Investigating Gaze Behaviour of Children Diagnosed with Autism Spectrum Disorders in a Classroom Setting

Aideen Mc Parland, Stephen Gallagher, Mickey Keenan

Research output: Contribution to journalArticlepeer-review

30 Downloads (Pure)

Abstract

A defining feature of ASD is atypical gaze behaviour, however, eye-tracking studies in ‘real-world’ settings are limited, and
the possibility of improving gaze behaviour for ASD children is largely unexplored. This study investigated gaze behaviour
of ASD and typically developing (TD) children in their classroom setting. Eye-tracking technology was used to develop and
pilot an operant training tool to positively reinforce typical gaze behaviour towards faces. Visual and statistical analyses of
eye-tracking data revealed different gaze behaviour patterns during live interactions for ASD and TD children depending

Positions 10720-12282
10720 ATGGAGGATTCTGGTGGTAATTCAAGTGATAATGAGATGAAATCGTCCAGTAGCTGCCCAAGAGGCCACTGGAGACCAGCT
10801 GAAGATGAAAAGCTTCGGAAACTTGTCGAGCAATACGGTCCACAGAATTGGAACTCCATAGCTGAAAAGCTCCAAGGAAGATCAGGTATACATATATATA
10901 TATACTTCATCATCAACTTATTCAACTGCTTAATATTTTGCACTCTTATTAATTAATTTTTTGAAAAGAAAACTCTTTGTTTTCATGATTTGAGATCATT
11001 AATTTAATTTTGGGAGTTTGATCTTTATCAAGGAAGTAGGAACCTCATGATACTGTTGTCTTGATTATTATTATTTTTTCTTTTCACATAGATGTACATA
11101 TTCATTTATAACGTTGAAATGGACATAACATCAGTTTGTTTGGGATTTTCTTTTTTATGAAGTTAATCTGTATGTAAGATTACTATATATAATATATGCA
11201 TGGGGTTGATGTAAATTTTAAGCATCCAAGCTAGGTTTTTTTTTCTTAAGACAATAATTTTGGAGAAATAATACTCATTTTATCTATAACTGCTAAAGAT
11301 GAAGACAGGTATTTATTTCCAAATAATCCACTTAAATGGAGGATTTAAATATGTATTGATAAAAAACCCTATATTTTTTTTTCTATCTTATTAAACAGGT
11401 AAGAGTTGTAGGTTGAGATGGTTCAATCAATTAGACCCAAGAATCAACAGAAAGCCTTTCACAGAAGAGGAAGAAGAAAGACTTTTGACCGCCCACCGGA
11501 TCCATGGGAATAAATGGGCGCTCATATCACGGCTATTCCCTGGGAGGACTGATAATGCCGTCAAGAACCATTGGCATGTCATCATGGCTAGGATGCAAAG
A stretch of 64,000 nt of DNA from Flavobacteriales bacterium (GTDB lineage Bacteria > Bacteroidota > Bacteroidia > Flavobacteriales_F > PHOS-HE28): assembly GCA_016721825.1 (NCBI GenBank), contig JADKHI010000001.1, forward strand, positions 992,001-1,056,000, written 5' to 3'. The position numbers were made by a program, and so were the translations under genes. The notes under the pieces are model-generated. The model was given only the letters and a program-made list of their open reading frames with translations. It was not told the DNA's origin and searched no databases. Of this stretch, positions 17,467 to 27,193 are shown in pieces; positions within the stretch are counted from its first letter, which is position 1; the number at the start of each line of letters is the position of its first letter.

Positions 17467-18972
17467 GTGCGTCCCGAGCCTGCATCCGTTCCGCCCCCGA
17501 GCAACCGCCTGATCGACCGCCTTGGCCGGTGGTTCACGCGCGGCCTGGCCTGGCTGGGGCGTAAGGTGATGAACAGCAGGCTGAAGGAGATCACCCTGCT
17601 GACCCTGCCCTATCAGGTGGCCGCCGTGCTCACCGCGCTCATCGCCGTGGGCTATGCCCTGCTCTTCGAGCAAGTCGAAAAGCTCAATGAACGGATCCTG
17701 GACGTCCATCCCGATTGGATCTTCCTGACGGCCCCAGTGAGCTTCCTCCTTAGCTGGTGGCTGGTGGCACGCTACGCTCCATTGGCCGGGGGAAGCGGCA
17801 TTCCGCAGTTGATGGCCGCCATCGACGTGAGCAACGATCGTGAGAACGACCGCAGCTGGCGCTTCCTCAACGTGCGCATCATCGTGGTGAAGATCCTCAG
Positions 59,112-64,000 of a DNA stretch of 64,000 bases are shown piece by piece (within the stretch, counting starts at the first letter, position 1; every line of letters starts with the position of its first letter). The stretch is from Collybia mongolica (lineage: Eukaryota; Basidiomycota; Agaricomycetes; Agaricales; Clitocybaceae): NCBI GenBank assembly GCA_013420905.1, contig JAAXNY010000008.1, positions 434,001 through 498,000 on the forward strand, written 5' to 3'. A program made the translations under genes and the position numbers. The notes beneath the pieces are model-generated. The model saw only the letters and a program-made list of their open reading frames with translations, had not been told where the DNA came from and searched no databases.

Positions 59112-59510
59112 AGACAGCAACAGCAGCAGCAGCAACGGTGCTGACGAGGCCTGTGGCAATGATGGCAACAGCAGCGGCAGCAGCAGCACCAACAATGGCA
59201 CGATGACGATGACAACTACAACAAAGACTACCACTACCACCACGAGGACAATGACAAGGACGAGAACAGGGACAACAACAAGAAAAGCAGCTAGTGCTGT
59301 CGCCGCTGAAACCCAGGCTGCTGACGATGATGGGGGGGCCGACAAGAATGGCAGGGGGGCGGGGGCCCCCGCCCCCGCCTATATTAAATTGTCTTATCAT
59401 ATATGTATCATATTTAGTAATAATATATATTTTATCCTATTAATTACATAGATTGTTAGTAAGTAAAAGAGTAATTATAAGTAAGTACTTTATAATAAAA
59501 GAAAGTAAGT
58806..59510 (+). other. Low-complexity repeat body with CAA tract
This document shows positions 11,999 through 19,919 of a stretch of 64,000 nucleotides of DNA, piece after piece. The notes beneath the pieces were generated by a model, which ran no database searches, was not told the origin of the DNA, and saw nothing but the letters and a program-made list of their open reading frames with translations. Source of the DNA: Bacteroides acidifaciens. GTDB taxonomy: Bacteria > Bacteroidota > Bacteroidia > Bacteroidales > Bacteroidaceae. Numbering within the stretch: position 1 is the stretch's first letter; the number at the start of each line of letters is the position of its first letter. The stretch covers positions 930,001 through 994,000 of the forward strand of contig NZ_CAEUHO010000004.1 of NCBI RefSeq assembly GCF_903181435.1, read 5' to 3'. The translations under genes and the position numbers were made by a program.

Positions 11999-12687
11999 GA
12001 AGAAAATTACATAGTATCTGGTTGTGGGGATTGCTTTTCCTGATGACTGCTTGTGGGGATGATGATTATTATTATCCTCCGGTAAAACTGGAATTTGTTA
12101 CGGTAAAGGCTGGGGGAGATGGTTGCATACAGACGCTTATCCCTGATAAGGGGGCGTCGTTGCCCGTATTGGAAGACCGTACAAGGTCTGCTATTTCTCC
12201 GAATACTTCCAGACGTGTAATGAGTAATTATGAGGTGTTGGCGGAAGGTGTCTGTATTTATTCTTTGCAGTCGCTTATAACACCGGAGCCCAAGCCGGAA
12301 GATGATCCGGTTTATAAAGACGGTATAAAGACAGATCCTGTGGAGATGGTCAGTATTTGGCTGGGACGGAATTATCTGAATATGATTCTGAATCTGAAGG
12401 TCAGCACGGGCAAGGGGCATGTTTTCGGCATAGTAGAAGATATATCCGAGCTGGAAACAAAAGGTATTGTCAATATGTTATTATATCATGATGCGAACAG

on the interaction type. All children responded to operant training with longer looking times observed on face stimuli post
training. The promising application of operant gaze training in ecologically valid settings is discussed.
Original languageEnglish
Number of pages16
JournalJournal of Autism and Developmental Disorders
Early online date15 Feb 2021
DOIs
Publication statusE-pub ahead of print - 15 Feb 2021

Keywords

  • Autism
  • eye tracking
  • applied behaviour analysis
  • Social Skills
  • Gaze behaviour
  • Eye-tracking
  • Applied behaviour analysis
  • Social skills
  • Behaviour change

Fingerprint Dive into the research topics of 'Investigating Gaze Behaviour of Children Diagnosed with Autism Spectrum Disorders in a Classroom Setting'. Together they form a unique fingerprint.

Cite this